Contact Us

Use the form on the right to contact us.

You can edit the text in this area, and change where the contact form on the right submits to, by entering edit mode using the modes on the bottom right. 

630 5th Ave, Suite 2000
New York, NY, 10111
United States

646-543-4860

Brindles, the All American pet boutique based in New York City features premium organic dog treats, toys, clothes, beds, and accessories all made in the USA. 

The Latest On The Dog Flu

Fifth + Bark a Blog for Pet Parents

Welcome to the Brindles Blog  Fifth + Bark.   Your source for all the latest information a modern pet parent needs to know.  

 

The Latest On The Dog Flu

Catie Grossane

 IG @husky_buddy

IG @husky_buddy

It is an epidemic, it’s not, however, something that people should panic about.
— Douglas Aspros, former president of the American Veterinary Medical Association

Nobody likes to see their best friend sick. Back in April we brought you the news that dog flu, which originated in Asia, had made it’s way to American soil. Since then the situation has changed a bit, and we’re glad to give you an update.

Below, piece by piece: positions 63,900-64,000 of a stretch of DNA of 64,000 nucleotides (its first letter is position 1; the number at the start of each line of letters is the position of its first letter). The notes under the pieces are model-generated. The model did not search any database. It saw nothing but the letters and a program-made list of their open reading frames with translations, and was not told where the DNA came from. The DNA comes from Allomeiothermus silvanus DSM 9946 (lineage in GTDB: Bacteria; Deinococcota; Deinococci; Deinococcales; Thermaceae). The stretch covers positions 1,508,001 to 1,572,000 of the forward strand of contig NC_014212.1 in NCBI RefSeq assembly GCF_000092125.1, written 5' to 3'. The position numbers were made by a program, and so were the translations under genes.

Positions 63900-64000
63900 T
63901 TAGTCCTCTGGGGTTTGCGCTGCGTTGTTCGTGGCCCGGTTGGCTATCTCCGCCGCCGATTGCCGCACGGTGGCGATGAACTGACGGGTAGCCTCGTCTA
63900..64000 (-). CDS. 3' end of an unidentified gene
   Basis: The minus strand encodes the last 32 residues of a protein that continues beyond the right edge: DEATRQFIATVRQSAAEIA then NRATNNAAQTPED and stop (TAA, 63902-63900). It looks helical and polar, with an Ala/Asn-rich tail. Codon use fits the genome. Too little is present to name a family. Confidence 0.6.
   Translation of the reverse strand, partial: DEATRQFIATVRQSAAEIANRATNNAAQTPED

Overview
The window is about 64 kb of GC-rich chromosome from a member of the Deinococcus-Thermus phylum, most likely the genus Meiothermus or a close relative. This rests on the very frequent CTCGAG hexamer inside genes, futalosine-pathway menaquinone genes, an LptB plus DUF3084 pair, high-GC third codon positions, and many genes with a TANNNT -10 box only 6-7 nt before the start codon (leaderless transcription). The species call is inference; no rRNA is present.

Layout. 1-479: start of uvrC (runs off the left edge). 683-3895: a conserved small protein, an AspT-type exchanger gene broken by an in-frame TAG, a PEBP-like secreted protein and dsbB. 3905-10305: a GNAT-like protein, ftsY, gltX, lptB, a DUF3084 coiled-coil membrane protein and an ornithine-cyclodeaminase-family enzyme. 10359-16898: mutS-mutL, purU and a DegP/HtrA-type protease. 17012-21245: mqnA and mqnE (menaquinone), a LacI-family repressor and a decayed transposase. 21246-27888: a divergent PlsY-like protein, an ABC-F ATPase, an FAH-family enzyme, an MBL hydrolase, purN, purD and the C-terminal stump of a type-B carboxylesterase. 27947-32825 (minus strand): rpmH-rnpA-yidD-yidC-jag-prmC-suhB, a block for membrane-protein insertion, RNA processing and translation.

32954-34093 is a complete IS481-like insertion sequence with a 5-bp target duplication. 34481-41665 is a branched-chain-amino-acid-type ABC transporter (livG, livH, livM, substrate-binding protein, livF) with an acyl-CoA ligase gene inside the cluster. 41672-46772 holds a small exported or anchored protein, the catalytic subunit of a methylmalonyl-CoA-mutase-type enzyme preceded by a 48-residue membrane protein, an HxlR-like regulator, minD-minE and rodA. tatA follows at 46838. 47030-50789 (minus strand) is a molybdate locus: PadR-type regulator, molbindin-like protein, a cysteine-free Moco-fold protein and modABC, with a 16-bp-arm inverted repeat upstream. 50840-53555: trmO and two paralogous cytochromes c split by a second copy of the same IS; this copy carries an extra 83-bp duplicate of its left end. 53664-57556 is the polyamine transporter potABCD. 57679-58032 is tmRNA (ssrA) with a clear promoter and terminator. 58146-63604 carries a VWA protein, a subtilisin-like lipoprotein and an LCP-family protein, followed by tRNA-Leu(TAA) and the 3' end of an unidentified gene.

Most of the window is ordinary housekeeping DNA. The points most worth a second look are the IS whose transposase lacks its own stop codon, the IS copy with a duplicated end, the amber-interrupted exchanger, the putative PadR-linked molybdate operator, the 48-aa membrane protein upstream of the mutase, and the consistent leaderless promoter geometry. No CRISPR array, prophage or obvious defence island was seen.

The Bad News


The Type A, H3N2 influenza was first reported in Chicago, where it then spread throughout the Midwest, but now it has reached most parts of the country. Unfortunately, the bug has sickened more than a thousand dogs and killed many. Still, Douglas Aspros, former president of the American Veterinary Medical Association says, “It is an epidemic, it’s not, however, something that people should panic about.”
 

The Good News


If you’re worried that your dog has the flu, your vet can now tell you for sure. Kansas State University veterinarians say there are a series of tests your vet can run to determine which type of dog flu is making your pup sick and determine if the virus is mutating.
 

A Reminder: What To Look For


The U.S. Centers for Disease Control and Prevention say signs of dog flu can include a cough, runny nose and fever, but that not all dogs show signs of illness. The severity of the illness can vary—some dogs have no signs, while others can develop a severe illness resulting in pneumonia and sometimes death. If you’re worried your dog might have the flu, you should most definitely give your vet a call.
 

How To Avoid It


There is a vaccine, but it won’t protect against all strains of the virus. Dr. Susan Nelson, a veterinarian says, “…the main thing is be vigilant about where you’re taking your dog, watch for signs. This is a disease we’re going to see most often from places where other dogs are, doggie daycares, dog parks, boarding facilities where lots of dogs are grouped together." Another thing to keep in mind: just because human flu season is over, doesn’t mean it’s over for dogs. It doesn’t work the same way for them, and they can get it any time of year.
 
We wish you and your dog a happy and healthy summer! Remember to play it safe and look for the signs your pup might be sick, but also to have a blast outdoors while the temperatures are so inviting.